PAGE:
Media observers believe the bloc is an attempt to form a "party of the king" capable of becoming the largest party in parliament, which would allow the monarch to pick one of its members as prime minister. The bloc itself says its aim is to prevent the "Balkanisation" of Morocco's already fractious political landscape.

Will the elections be monitored?

About 4,000 observers from 16 Moroccan and foreign bodies have been accredited by the electoral authorities.

Related Blogs :

Morocco vote to curb king's powers, abolishing death penalty

Can Sarkozy's 'Mediterranean Union' Boost Middle East & North African Democracies?

Other Related Blogs:

Morocco's King Mohammed VI allowing Female Imams to takecharge

King Mohammed VI declares Morocco a constitutional monarchy

Abbas Milani Guest of Morocco’s Prince Moulay Hicham

Morocco's King Mohammed VI pledges constitutional reform

ROYALFORUM: Morocco's Steady Path Towards Democracy


more from Darius Kadivar
Darius Kadivar

CNN's 'Inside the Middle East' travels to Morocco

by Darius Kadivar on

Inside the Middle East' travels to Morocco (cnn)


'Inside the Middle East' wrapped shooting in Morocco this week, and the team is now preparing the program's 104th episode, which airs on October 3rd.

Check with our colleagues at the CNN Press Room for more information and the air dates and times.

Here's a brief synopsis of the upcoming show:

In October, 'Inside the Middle East' travels to Morocco, the North African kingdom located on the western edge of the Arab world.

In a nation where nearly half of those between the ages of 15 and 29 are either unemployed or out of school, frustration at the lack of opportunities is mounting. Some young Moroccans took to the streets over the past year to protest these realities while others took to the recording studio to speak out – both of which come with risk. One Moroccan rapper, El Haqed, was imprisoned earlier this year because of his lyrics. Show host Leone Lakhani meets several young rappers – from Casablanca to Tangiers – to hear some of the sounds of Morocco’s urban rage.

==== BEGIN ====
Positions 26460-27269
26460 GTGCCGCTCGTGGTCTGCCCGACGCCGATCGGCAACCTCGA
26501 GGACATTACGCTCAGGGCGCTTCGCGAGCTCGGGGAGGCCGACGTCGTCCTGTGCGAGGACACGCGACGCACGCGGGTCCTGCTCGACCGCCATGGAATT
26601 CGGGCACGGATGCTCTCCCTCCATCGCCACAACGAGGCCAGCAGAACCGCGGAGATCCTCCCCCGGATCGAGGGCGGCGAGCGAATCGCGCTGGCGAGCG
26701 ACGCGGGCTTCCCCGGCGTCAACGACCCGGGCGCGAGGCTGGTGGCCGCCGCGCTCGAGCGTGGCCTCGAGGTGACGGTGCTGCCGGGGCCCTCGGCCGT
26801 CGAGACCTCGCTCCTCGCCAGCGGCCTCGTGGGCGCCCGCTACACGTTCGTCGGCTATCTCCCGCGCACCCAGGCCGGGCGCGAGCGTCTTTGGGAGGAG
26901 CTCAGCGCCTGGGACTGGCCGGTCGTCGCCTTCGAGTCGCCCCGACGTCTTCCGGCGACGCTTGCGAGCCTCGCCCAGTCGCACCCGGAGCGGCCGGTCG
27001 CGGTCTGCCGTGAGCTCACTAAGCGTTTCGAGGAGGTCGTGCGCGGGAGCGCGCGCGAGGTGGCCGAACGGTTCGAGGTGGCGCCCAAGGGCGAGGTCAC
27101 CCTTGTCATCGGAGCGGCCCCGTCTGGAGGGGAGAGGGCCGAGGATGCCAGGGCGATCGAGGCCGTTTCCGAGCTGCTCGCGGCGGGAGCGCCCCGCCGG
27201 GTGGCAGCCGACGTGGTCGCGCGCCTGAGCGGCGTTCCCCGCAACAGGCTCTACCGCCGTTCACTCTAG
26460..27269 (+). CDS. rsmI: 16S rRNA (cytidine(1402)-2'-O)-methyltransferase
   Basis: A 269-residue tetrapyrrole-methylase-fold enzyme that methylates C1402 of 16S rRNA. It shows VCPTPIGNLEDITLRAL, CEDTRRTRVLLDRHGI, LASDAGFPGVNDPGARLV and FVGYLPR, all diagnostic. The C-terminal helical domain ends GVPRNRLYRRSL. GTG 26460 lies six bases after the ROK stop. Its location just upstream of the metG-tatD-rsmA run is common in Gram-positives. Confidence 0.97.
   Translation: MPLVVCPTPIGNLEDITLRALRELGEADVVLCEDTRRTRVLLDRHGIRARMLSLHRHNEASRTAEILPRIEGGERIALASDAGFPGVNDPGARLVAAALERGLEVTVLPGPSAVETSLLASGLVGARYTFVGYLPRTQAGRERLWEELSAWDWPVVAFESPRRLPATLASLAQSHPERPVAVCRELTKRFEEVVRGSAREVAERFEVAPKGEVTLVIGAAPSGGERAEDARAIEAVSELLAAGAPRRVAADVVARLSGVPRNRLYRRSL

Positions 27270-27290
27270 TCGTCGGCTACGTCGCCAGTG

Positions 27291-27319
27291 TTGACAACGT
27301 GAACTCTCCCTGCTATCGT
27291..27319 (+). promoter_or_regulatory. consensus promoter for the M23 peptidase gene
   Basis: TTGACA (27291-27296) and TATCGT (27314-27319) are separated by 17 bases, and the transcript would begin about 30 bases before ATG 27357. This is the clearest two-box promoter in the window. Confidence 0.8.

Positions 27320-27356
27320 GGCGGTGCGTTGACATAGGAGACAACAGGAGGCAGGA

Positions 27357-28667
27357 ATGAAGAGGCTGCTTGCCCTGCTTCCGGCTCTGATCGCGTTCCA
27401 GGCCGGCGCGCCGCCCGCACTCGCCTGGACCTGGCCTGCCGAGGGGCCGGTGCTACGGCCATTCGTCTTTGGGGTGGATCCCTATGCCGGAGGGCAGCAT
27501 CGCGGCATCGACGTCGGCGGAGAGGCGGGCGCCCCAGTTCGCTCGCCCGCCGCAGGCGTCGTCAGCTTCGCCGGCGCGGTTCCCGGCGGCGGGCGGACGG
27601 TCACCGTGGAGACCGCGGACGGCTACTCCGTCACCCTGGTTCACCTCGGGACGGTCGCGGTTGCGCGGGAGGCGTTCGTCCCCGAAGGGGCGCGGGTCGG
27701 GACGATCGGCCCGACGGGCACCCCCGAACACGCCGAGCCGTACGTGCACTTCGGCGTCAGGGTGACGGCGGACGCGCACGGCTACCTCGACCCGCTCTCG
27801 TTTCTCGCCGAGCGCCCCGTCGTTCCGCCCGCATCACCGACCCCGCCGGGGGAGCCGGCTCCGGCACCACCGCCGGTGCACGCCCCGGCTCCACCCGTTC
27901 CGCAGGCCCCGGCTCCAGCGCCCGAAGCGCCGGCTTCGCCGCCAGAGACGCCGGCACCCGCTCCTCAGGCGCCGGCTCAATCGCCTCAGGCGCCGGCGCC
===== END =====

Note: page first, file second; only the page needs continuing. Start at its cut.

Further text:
'Inside the Middle East' also journeys to the southern stretches of Morocco's Atlantic coastline, to the traditional Berber city of Agadir. Berbers were the first inhabitants of North Africa, and many still follow older customs and practice ancestral crafts. One of these – a beauty oil made from Argan tree seeds – is quickly becoming all the rage among celebrities and high-end shoppers in the West. Lakhani meets one Moroccan who is helping to produce the oil – and jobs for women in the country.